Yesterday evening I went to Brian Greene's PI public lecture "Black Holes and a Myth of Icarus". The lecture was sold out, the place was crammed and suffered from a severe lack of oxygen. I just love going to the public lectures. It's such a nice experience to see how much interest there is in our work. Not to mention going straight to the first row and sitting down on a seat with a sign 'Reserved'.
Brian started with a quite bizarre story of how he just accidentally mistook the shower gel for mouth wash. Seemed to me like the kind of warm-up joke you learn in a seminar. Anyway, the lecture considerably improved after that. Brian spoke about his latest book "Icarus at the Edge of Time" that was just published this week. It is a fiction story about a teenager on a spaceship who is intrigued by a black hole in the vicinity of the spaceship's path. In the story of that boy there is embedded quite a bit of black hole physics.
Brian then explained some aspects of classical black hole physics with a lot of well-done animations, from Newton to Einstein and space-time curvature, what a horizon is, how time slows down close by the black hole, what observations have told us about black holes and so on. He didn't mention quantum effects, nor did he say anything about string theory - except in the question session: Somebody asked what space is made of, upon which he simply said "I don't know" and that people are still discussing the matter. Some think it's all strings, other's like e.g. Lee Smolin and colleagues at PI, he added, have other theories. The question is open and no conclusion so far. All together, it was a very engaging and well done lecture. I was most impressed that he was indeed able to understand what the questions meant and to answer them. I always have large problems figuring out what people are actually asking for. In other public lectures I've noticed that the speakers often solve the problem by replying to questions that were not asked, but Greene actually understood the questions (after which I understood what had been asked.)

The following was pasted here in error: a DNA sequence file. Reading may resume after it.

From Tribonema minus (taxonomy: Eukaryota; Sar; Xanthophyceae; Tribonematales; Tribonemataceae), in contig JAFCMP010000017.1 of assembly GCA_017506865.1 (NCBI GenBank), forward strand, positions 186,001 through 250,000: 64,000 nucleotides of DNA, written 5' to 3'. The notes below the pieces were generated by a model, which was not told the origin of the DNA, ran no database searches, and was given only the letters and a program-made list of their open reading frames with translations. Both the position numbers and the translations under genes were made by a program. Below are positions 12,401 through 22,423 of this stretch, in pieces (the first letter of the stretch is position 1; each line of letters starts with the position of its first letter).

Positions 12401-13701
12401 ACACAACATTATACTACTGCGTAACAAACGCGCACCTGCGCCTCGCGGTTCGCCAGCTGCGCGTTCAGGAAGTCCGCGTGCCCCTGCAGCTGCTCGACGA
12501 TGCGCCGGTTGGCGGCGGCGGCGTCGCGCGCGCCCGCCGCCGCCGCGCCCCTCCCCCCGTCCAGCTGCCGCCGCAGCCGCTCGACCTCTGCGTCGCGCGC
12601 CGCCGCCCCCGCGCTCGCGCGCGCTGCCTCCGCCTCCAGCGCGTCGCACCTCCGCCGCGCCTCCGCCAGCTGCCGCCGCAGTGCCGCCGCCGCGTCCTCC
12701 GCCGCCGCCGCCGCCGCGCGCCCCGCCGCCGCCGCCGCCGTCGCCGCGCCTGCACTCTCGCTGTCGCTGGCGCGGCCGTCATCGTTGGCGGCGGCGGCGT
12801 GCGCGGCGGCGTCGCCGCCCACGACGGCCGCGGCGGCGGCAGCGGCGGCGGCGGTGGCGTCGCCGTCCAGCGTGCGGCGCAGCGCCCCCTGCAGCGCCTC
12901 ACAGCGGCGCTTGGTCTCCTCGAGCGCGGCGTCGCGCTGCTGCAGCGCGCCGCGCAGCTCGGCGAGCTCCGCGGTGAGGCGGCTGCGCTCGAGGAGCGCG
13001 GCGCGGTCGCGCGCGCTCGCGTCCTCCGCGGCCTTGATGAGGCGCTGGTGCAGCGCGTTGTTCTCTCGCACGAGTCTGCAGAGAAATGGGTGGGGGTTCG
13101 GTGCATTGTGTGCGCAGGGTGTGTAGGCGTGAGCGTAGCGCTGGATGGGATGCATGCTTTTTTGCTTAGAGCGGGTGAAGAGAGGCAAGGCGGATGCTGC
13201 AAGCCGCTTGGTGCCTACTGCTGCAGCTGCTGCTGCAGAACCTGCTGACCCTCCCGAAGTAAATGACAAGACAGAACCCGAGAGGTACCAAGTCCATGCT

He also said that the reason for him writing a fiction book is that science sadly too often is communicated in a rather boring way, and not as the exciting story of discovery that it really is. He later also added that the educational system brings kids up to the scientific status of 1688, but leaves out most of modern science. I'm not entirely sure what he was referring to there, I roughly agree on the sense but at least we learned Special Relativity and some basics of quantum mechanics in high school.
As far as I am concerned, embedding science into stories has always annoyed me. I'd have appreciated less clutter and a more precise formulation in class as well as in textbooks (see also the discussion of my post Text + Equations = Clarity?). I found it quite interesting to read about recent research results that show real world examples are not particularly helpful to illustrate mathematical concepts. Indeed, the task to translate "word problems" into equations is most often the hardest part - still in my research today.
Anyway, I am sure the audience liked Brian Greene's performance. And no, I won't buy the book.